Every Monday Matters:
By Matthew Emerzian and Kelly Bozza
http://www.JewishWorldReview.com | (MCT) Over 699,000 sworn officers and almost 318,000 civilian officers protect and serve the citizens of the U.S.
Over 14 million arrests occur annually for all offenses, except traffic violations.
Over 59,000 officers are assaulted while performing their duties.
Over 57 are killed — their average age is 37.
Over 23 million people are victimized by violent and property crimes.
There has been a 58 percent decline in violent crimes and 52 percent decline in property crimes over the last 12 years.
TAKE ACTION TODAY
>1. When you see law enforcement officers in uniform, walk up and thank them for the job they do in keeping you and your community safe.
2. Pull your car to your right and out of the way when you hear a siren or see a police car approaching with its lights on.
3. Organize your friends, co-workers, neighborhood, or child's classroom to create and deliver a thank-you card to your local law enforcement agency, police station, or town sheriff.
4. Donate to law enforcement benefits and causes.
5. Support or start a Neighborhood Watch program in your community.
6. Always report crime.
Law enforcement officers make an incredible difference in your community. Every day they put their lives on the line to protect you, your neighbors, and your loved ones. Show appreciation, thank them for their valuable service, and tell them the impact they have on the lives of the people in your community. Who knows? Maybe the next officer who pulls you over will be the one to whom you gave the thank-you note … just a thought.
Does it make you nervous when you are driving down the road and you see a police car behind you? What about if you are stopped at a traffic light next to a police car? Do you look and smile or just try to ignore their existence? How about this one … do you pull your car over to the right when you see a police car coming with its lights and sirens on?
It seems that society does not appreciate law enforcement has much as it should. These men and women risk their lives every single day for us … total strangers. Yet, we have a hard time looking at them and smiling to acknowledge them for their service, and we certainly don't like pulling over to the right when we see them coming lights and sirens a blaring.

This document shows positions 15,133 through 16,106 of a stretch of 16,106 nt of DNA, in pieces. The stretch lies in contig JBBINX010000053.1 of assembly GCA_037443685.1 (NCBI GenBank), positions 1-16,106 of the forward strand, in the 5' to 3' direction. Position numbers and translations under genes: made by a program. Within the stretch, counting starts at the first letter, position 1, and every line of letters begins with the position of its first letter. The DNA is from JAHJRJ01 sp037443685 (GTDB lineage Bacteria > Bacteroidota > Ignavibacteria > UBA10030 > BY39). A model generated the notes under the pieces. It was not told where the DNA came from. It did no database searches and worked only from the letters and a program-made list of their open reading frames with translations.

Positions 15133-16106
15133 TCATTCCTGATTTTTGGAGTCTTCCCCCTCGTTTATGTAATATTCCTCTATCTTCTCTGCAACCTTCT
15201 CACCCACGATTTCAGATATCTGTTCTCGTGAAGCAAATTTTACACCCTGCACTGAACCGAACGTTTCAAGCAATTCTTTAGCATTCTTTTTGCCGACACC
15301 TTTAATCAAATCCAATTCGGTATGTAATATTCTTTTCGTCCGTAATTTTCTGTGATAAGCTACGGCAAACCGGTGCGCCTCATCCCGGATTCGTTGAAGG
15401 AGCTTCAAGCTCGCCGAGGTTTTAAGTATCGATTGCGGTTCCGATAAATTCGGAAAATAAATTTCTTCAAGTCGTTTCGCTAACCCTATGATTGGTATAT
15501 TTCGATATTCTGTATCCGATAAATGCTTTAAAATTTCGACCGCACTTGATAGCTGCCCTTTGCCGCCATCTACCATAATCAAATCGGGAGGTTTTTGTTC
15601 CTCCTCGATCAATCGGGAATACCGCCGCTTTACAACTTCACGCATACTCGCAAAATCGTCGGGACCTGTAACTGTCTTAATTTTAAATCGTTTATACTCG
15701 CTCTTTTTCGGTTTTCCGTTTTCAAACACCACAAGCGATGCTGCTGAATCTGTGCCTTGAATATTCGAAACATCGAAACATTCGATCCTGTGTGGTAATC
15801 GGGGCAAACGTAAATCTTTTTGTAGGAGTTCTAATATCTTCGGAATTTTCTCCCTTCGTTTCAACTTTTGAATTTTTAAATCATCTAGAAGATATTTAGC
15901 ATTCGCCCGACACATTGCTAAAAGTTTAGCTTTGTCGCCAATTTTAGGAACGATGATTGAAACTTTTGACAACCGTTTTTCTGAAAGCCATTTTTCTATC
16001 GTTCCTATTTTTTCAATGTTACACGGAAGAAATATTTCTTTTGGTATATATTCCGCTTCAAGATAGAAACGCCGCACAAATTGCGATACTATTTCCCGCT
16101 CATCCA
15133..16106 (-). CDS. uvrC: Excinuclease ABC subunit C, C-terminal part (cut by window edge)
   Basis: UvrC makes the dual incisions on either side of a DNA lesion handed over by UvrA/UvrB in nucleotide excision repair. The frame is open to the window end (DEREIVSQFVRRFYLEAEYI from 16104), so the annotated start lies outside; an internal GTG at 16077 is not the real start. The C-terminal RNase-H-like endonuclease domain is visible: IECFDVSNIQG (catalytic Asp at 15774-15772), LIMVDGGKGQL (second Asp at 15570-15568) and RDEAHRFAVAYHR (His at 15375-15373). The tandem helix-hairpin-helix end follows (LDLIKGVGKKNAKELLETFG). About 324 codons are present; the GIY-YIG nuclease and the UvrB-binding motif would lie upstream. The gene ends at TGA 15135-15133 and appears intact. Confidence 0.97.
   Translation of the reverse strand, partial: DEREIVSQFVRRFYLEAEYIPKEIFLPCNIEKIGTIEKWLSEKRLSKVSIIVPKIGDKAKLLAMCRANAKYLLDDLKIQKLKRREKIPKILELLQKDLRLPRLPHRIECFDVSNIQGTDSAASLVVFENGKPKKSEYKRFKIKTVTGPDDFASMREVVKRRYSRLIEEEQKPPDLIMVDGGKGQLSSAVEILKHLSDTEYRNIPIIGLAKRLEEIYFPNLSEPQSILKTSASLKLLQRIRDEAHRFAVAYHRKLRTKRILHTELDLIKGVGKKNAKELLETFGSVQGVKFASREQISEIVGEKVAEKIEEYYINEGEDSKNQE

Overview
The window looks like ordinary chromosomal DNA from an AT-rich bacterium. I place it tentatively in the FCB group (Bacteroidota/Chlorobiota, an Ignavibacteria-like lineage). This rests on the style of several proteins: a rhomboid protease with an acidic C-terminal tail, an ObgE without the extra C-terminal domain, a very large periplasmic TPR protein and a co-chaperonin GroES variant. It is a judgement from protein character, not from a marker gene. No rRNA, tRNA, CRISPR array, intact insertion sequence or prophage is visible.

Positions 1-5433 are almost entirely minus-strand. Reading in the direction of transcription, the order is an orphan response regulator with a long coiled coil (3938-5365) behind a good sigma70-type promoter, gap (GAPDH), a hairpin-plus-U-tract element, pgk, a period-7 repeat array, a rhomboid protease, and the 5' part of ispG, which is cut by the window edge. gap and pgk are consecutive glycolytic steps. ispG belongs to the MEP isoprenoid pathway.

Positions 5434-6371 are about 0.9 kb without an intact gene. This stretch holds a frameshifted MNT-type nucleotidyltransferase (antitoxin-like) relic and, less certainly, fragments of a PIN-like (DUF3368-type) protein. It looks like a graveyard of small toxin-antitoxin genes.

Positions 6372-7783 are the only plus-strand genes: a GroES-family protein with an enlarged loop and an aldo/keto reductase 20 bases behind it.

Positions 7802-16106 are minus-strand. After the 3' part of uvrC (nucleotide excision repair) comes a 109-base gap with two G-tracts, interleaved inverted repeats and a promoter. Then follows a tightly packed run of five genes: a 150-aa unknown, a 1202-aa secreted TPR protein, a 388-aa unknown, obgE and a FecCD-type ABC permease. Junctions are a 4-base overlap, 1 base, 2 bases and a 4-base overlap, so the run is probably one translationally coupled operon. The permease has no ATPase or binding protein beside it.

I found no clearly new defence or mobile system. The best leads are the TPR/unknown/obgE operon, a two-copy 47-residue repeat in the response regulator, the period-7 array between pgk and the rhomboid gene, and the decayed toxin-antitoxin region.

This was the case for
"It seems like every other week, the media covers a story about a police officer abusing their power, so it kind of starts to put a bitter taste in your mouth," admitted Julie. "So, instead of feeling safer around police officers, I have always felt threatened by them in a weird way."
Unfortunately, for everyone, local news oftentimes doesn't cover the feel good stories. They lack sensationalism and are considered "boring content" by most TV executives. But Julie's story is one that not only changed her views, but might also shed some light on everyone's perspective of the men and women in law enforcement.
"My husband was gone on a business trip, and I was home alone and in bed," shared Julie, "when I heard someone trying to break into our house. I was so scared that ran and hid in our closet with the phone and immediately called 9-1-1. I had to whisper to the dispatcher because I was afraid the burglar would hear me. I was completely freaked out."
Fortunately, two police cars were at the residence within 10 minutes and caught a man who had broken into Julie's home. He was immediately arrested and taken away … nothing was stolen and nobody got hurt.
"It was a night I will never forget," said Julie. "It still haunts me, but thank G-d that the police were able to get to my house so quickly and did their job like true professionals. I am so grateful for what they did."
And, interestingly enough, the story doesn't end there.
"My view of law enforcement officers has totally changed," said Julie. "Now I go out of my way to wave to them, I always try to get out of their way as quickly as possible … heck, I have even baked them cookies and taken them to the police station."
Sometimes major life circumstances can have a profound impact on our views, opinions, choices, and behavior. This was clearly the case for Julie. It's just too bad that our media doesn't cover more stories like this. Law enforcement officers matter. If you've ever had to rely on one, you would know. Julie certainly does ... and we are all grateful for that.
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© 2009, The Modesto Bee Distributed by McClatchy-Tribune Information Services